Union leaders who predict President Reagan will dismantle the government and force bureaucrats into bread lines and making the same sort of mistake they did in 1976 when they hailed President-elect Carter as the savior of the Civil Service. Then, as now, the union chiefs seem to be guilty of rhetorical overkill.

Carter, as the optimists said he would, did some good things for government.

And he made attempts to re-engineer agencies to make them more "responsive" and efficient. He also did some bad things, from the standpoint of people in government. He did both as did Nixon and Johnson and Ford. So no doubt, will Ronald Reagan.

After helping -- they believe -- Carter defeat Ford in the 1976 squeaker, many federal union leaders spent the next four years kicking the stuffing out of him. The man they loved, they said, became the ruthless kicker of bureacrats, the rapist of the merit system, the muzzler of the whistleblowers, and the biggest fibber since Pinocchio. Now that they have lost Carter, there is mourning in some union offices. To which the Carter people reply, "Where were you when we needed you?"

At major federal and postal union conventions last summer, delegates -- generally savvy, rank-and-file local leaders -- instructed their national officers not to endorse Carter or Reagan. One got the feeling that if James K. Polk were around, most members would have picked him over the available choices.

Union leaders blasted Carter for failing to push for changes in the Hatch (no politics) Act, like he promised; for vetoing a shorter work week for federal firefighters after he allegedly promised the union's president that he would sign it into law; for his "reform" of the Civil Service system; for failing to back the whistleblower protection unit he set up; for instituting pay parking for federal workers, and for going back on promises to protect jobs in the postal service. They raged because the president proposed cutting out one of the two cost-of-living raises U.S. military and federal retirees get annually, for even thinking about merging the government retirement system with Social Security, etc., etc.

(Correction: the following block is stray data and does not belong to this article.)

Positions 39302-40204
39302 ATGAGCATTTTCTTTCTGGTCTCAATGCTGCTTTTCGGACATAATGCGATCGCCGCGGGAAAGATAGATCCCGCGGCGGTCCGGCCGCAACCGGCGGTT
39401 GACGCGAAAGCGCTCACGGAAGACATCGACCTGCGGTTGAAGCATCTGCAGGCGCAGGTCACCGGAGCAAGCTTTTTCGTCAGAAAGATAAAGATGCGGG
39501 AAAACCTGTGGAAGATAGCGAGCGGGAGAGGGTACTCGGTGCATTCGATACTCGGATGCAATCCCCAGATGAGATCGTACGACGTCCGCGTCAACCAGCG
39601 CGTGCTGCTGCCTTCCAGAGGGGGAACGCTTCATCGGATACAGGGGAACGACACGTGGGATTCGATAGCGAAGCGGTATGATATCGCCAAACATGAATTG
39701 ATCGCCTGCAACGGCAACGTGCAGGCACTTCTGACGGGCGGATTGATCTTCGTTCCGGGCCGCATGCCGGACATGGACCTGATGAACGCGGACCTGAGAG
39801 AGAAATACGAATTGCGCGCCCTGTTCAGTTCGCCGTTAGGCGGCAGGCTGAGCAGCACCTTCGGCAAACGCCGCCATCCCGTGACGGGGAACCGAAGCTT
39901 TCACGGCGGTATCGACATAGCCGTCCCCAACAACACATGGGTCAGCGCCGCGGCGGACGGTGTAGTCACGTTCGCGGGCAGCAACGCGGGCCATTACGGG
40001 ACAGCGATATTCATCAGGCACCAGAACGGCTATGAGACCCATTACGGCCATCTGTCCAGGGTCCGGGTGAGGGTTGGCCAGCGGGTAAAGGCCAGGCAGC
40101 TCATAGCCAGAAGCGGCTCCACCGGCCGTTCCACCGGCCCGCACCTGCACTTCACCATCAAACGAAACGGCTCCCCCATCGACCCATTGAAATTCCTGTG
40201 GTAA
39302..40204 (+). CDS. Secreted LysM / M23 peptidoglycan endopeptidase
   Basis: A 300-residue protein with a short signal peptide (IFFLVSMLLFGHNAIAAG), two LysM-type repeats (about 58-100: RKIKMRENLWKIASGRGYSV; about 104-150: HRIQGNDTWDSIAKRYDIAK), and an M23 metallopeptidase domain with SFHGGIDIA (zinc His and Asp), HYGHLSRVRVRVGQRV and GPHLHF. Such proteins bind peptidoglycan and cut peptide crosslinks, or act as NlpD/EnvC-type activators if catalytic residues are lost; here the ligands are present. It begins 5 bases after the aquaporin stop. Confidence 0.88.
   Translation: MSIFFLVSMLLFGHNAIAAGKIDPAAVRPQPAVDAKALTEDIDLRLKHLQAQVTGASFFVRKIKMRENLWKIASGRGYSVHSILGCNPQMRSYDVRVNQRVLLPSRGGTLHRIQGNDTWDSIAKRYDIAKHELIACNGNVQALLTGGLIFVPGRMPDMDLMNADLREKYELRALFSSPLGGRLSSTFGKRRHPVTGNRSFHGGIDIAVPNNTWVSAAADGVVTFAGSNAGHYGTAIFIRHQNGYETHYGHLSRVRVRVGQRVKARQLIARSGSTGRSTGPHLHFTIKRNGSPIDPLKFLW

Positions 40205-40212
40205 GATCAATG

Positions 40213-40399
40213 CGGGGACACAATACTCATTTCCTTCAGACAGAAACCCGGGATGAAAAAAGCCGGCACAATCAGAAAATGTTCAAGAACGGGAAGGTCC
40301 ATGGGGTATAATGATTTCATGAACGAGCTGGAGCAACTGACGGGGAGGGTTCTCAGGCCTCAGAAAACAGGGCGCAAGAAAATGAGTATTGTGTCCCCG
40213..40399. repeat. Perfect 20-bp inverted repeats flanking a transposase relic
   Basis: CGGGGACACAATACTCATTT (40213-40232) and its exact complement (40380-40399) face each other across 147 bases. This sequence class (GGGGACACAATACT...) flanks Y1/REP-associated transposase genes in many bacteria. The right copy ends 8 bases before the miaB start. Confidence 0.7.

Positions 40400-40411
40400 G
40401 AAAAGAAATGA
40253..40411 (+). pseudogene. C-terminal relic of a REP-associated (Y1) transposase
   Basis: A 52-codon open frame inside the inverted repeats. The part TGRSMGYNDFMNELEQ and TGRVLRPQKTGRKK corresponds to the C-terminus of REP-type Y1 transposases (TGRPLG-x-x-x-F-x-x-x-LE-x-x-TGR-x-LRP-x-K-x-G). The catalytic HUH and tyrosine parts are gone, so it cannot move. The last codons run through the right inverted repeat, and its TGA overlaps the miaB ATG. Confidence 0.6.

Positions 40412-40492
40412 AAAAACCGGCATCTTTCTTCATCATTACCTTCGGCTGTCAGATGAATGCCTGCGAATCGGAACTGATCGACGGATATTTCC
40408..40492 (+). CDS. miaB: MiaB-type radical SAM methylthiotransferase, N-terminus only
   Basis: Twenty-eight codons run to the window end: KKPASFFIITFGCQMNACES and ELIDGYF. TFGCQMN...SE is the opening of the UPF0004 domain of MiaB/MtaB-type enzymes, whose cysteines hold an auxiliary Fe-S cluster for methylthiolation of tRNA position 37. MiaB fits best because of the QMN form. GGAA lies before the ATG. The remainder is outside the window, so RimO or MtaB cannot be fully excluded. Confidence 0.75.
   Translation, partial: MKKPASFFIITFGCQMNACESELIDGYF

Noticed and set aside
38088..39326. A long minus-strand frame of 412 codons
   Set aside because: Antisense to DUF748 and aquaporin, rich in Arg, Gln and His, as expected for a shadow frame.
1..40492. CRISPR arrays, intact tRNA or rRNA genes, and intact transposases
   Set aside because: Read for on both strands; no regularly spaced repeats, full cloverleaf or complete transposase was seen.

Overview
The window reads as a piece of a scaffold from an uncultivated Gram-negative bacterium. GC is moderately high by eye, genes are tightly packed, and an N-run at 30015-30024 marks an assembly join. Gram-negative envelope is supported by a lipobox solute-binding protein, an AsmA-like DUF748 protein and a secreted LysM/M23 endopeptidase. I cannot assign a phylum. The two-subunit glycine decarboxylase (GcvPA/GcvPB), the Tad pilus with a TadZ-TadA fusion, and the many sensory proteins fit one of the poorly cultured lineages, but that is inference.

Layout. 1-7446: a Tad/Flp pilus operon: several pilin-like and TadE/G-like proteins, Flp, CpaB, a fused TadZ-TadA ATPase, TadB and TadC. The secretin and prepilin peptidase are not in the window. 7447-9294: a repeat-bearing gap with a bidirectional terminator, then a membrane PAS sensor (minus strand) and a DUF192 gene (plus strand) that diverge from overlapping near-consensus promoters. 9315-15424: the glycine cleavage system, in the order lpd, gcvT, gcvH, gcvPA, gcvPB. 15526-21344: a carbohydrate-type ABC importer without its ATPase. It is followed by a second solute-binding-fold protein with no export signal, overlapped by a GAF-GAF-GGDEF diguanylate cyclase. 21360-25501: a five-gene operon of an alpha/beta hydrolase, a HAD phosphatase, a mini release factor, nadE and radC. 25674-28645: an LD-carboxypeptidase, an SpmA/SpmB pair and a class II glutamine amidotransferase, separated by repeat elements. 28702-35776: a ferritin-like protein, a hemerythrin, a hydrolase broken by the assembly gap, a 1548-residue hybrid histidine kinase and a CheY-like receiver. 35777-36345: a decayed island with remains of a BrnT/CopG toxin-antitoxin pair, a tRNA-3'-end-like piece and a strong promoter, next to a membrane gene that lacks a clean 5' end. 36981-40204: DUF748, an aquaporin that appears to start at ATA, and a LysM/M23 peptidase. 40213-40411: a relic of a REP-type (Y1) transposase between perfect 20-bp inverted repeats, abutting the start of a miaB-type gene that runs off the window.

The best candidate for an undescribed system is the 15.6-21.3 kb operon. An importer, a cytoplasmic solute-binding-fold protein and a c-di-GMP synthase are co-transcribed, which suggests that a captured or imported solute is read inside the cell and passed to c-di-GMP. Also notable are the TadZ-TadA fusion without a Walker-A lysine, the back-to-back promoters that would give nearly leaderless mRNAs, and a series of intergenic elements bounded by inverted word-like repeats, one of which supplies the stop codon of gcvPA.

It was only in the last week of the campaign that the executive board of the giant American Postal Workers Union endorsed Carter. The leadership of the American Federation of Government Employees did not endorse him, although White House officials were eager to get that union label, especially in Texas, California, Florida and metro Washington where AFGE has a big membership. But while the unions warned their members of the evils of a Reagan administration, the Carter people say that the big outfits sat on their hands, for the most part, or came in with help that was too little and too late.

One union that did endorse Reagan, the Professional Air Traffic Controllers Organization, says the president-elect has promised that controllers will be exempt from any hiring freeze he puts on government. The National Association of Retired Federal Employees, meanwhile, got a pledge from Reagan to maintain the twice yearly COL raises.

Most government unions concentrated their time, talent, staff and money on congressional races. And they don't like what they got in return. The day after the election, AFGE President Kenneth Blaylock issued a statement that said, in part: "The only winners in yesterday's election were the forces of fear and reaction. Clearly, the electorate responded to the negative appeals -- fear, doubt and uncertainty. The appeal of the billion-dollar corporate blitz that dominated the media, the negative zeal of groups like the Moral Majority and othes have badly damaged the American electoral process.Instead of picking candidates who offer constructive solutions to problems, American voters seemed to fall prey to the strident zealots who dominated the entire campaign . . . ."

Months ago, Alan K. Campbell, the political scientist who heads the Office of Personnel Management, said that despite their differences with the White House, federal workers and unions would have to support Carter "or get Reagan" by default. There may have been a clue that would happen when the AFGE took a straw vote in October. The preelection issue of the union newspaper, which goes to nearly 300,000 members, asked members who they wanted for president. The results, announced Oct. 29, showed that 46 percent liked Carter, 33 percent, Reagan; 11 percent, Anderson; and 10 percent, "other" candidates.